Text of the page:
This is the norm, to which any subsequent developments would be the exception.


The Finding of the Saviour in the Temple, William Holman Hunt
The Finding of the Saviour in the Temple, William Holman Hunt

The Gentiles and the Kingdom

Unlike some earthly kings who must fight to acquire a kingdom, the Messiah inherits His:

"O Lord, You are the portion of my inheritance and my cup; You maintain my lot. The lines have fallen to me in pleasant places; Yes, I have a good inheritance." (Psalm 16:5-6).

The Gentiles are given to the Messiah as His inheritance:

  • I will declare the decree: the LORD hath said unto me, Thou art my Son; this day have I begotten thee.
  • Ask of me, and I shall give thee the heathen for thine inheritance, and the uttermost parts of the earth for thy possession.”
  • (Psalm 2:7-8).

Specifically, all who fear the name of the Lord belong to Him:

"For thou, O God, hast heard my vows: thou hast given me the heritage of those that fear thy name. Thou wilt prolong the king’s life: and his years as many generations." (Psalm 61:5-6).

However we understand the title and office of the Messiah, we cannot by any act of violence wrench the Gentiles out of His mighty hand; they are His. It is a strange corollary of the views of modern anti-Christian authors like Shmuley Boteach and Amy-Jill Levine, that the Gentiles must be pried out of the nail-scarred hand of Jesus the Jewish Messiah, where they now reside, into the hands of some other party who has not yet come. . .if they have not altogether negated this great Bible promise. These prophecies have been fulsomely fulfilled in the Jewish Messiah who has come:

"If the claims of Jesus have been rejected by the Jewish Nation, He has at least, undoubtedly, fulfilled one part of the Mission prophetically assigned to the Messiah. Whether or not He be the Lion of the tribe of Judah, to Him, assuredly, has been the gathering of the nations, and the isles have waited for His law. Passing the narrow bounds of obscure Judaea, and breaking down the walls of national prejudice and isolation, He has made the sublimer teaching of the Old Testament the common possession of the world, and founded a great Brotherhood, of which the God of Israel is the Father." (Alfred Edersheim, The Life and Times of Jesus the Messiah, Book 2, Chapter VI, Kindle location 3899).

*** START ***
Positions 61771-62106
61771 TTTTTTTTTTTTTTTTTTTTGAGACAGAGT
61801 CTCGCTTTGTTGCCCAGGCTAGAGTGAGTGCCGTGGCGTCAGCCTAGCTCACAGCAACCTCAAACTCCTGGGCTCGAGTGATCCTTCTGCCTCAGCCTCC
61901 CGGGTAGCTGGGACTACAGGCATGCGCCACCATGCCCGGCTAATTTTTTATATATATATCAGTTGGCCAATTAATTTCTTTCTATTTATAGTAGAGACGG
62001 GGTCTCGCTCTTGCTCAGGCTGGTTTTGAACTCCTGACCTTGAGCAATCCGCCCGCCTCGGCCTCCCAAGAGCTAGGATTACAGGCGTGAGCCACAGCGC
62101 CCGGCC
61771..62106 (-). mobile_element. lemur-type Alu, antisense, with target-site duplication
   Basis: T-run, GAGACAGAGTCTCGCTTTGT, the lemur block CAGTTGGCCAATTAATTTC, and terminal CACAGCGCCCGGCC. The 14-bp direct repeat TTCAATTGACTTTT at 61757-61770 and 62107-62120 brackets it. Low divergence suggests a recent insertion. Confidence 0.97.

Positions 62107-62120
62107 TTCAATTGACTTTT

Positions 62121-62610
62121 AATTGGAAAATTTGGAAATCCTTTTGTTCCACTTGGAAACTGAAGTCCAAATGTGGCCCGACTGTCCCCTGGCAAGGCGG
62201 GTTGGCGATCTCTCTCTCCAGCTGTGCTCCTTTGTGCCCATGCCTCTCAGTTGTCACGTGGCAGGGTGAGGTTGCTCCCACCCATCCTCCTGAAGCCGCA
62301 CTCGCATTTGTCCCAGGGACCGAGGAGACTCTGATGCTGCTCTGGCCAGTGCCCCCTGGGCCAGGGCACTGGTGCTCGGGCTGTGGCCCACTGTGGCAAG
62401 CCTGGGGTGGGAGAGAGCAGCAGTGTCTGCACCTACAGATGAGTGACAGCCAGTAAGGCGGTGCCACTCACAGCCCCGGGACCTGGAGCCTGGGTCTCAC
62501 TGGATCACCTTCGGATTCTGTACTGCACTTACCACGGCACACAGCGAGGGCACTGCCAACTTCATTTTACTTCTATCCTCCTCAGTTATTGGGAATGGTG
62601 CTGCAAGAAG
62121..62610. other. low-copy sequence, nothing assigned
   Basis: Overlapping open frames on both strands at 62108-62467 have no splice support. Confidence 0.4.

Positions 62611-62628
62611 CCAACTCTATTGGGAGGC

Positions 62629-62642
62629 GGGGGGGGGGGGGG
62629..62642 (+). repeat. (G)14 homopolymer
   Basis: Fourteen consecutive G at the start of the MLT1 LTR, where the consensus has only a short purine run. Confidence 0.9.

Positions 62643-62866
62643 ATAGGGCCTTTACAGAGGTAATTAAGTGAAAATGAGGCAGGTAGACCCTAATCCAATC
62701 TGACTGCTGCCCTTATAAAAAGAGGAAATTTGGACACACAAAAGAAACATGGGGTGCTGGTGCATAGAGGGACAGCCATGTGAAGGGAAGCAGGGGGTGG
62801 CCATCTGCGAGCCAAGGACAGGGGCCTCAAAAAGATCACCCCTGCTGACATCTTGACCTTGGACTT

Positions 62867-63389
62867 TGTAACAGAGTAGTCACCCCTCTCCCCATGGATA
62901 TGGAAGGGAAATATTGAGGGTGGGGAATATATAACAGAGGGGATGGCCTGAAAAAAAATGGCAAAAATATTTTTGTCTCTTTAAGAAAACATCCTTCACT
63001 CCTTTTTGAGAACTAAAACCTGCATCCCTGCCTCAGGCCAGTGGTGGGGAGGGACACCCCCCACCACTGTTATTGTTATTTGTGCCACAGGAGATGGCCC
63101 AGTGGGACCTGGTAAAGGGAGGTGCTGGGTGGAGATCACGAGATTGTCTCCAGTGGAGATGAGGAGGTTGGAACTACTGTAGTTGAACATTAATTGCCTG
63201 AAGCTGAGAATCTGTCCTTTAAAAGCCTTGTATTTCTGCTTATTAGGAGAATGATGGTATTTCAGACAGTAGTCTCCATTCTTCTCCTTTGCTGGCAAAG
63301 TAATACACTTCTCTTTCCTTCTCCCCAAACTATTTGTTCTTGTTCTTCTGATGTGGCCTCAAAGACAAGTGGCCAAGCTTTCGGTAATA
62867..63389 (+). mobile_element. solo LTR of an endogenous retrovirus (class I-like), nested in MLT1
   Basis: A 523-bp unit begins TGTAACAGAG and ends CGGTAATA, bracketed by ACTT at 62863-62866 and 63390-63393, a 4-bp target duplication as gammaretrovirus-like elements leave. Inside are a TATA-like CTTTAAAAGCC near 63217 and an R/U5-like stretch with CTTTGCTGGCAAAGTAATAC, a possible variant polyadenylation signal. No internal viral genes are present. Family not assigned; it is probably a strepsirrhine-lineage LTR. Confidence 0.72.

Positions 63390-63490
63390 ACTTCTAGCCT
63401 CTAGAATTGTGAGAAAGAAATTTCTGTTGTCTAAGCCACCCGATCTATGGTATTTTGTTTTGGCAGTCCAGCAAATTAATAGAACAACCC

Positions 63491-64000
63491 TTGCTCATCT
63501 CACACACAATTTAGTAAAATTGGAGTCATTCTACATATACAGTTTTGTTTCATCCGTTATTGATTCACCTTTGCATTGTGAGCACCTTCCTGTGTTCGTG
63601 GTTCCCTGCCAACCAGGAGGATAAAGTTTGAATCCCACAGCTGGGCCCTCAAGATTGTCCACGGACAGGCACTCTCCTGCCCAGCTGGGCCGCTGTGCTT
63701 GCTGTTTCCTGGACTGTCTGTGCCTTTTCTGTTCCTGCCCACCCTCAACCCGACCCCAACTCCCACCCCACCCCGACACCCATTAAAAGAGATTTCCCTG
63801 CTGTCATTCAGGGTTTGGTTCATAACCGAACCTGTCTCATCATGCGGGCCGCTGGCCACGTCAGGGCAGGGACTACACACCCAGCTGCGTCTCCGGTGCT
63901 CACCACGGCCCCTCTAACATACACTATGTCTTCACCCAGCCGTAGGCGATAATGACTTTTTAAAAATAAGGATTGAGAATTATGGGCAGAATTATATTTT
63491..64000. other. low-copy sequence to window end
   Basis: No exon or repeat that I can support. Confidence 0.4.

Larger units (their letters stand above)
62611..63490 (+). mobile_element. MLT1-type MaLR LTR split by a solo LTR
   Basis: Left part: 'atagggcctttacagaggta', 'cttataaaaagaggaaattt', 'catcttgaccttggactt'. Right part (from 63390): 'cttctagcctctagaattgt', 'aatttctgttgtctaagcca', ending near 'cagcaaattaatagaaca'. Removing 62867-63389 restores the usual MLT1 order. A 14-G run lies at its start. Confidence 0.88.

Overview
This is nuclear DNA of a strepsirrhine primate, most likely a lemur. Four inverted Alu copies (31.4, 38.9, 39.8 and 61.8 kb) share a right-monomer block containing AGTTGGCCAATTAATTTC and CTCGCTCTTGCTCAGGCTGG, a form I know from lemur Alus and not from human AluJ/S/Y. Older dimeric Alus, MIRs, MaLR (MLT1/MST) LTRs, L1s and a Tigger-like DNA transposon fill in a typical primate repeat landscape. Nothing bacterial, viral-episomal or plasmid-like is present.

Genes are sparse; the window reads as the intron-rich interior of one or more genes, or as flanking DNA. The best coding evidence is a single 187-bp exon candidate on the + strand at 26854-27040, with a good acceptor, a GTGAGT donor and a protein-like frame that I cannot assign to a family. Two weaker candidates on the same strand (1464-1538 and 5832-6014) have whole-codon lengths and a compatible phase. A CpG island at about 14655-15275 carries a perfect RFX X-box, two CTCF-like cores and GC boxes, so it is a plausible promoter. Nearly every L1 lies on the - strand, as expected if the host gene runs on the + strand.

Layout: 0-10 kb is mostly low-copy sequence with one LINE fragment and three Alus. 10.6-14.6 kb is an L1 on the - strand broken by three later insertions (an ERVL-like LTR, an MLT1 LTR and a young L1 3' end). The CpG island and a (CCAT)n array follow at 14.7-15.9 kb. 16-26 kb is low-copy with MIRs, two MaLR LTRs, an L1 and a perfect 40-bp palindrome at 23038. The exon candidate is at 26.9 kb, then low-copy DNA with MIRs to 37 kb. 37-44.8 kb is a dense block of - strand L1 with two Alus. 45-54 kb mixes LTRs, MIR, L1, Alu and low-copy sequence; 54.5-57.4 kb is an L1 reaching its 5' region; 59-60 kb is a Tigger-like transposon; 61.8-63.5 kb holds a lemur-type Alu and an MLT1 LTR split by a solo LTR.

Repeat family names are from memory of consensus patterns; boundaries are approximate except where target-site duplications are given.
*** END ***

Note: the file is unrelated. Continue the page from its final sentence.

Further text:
The futurist interpretation of the Messianic prophecies requires that the Gentiles be weaned away from the Jewish Messiah they currently follow, and their affections transferred to another of the same tribe! The prophecies are clear: the Messiah is not for one nation, but for all people.

In the view of the author of the letter to the Hebrews, Psalm 18 is a Messianic psalm, at least if Hebrews 2:13 is a quotation therefrom. This psalm rather succinctly states the deal:

"You have delivered me from the strivings of the people; You have made me the head of the nations; a people I have not known shall serve me. As soon as they hear of me they obey me; the foreigners submit to me. The foreigners fade away, and come frightened from their hideouts." (Psalm 18:43-45).

Certain Old Testament themes are struck throughout, such as the coming of the Messiah and the entry of the Gentiles into the Kingdom of God. The Messiah does not inherit Israel only as His portion, the nations as well are presented to Him. If anyone thinks it should have been possible for the congregation that gathered around the risen Lord to keep out the unwanted Gentiles, this really cannot have been done, as it would deprive the Messiah of the greater part of His inheritance:

"Simeon hath declared how God at the first did visit the Gentiles, to take out of them a people for his name. And to this agree the words of the prophets; as it is written, After this I will return, and will build again the tabernacle of David, which is fallen down; and I will build again the ruins thereof, and I will set it up: That the residue of men might seek after the Lord, and all the Gentiles, upon whom my name is called, saith the Lord, who doeth all these things." (Acts 15:15-17).

The nations are specifically handed over to the Messiah: "Yes, all kings shall fall down before Him; all nations shall serve Him." (Psalm 72:11). The Book of Acts records a controversy in the early church over the conditions under which the Gentiles are to be admitted: must the men be circumcised, or not? But there can be no controversy that, however this may be accomplished, the believing Gentiles must be allowed into the kingdom. The apostle Paul observed the Gentiles lining up to make obeisance to the Messiah, and realized these prophecies were in process of fulfillment:

“‘It is too small a thing that You should be My Servant to raise up the tribes of Jacob, and to restore the preserved ones of Israel; I will also give You as a light to the Gentiles, that You should be My salvation to the ends of the earth.’” (Isaiah 49:6.)

“Then I will sow her for Myself in the earth, and I will have mercy on her who had not obtained mercy; then I will say to those who were not My people, ‘You are My people!’ And they shall say, ‘You are my God!’”” (Hosea 2:23)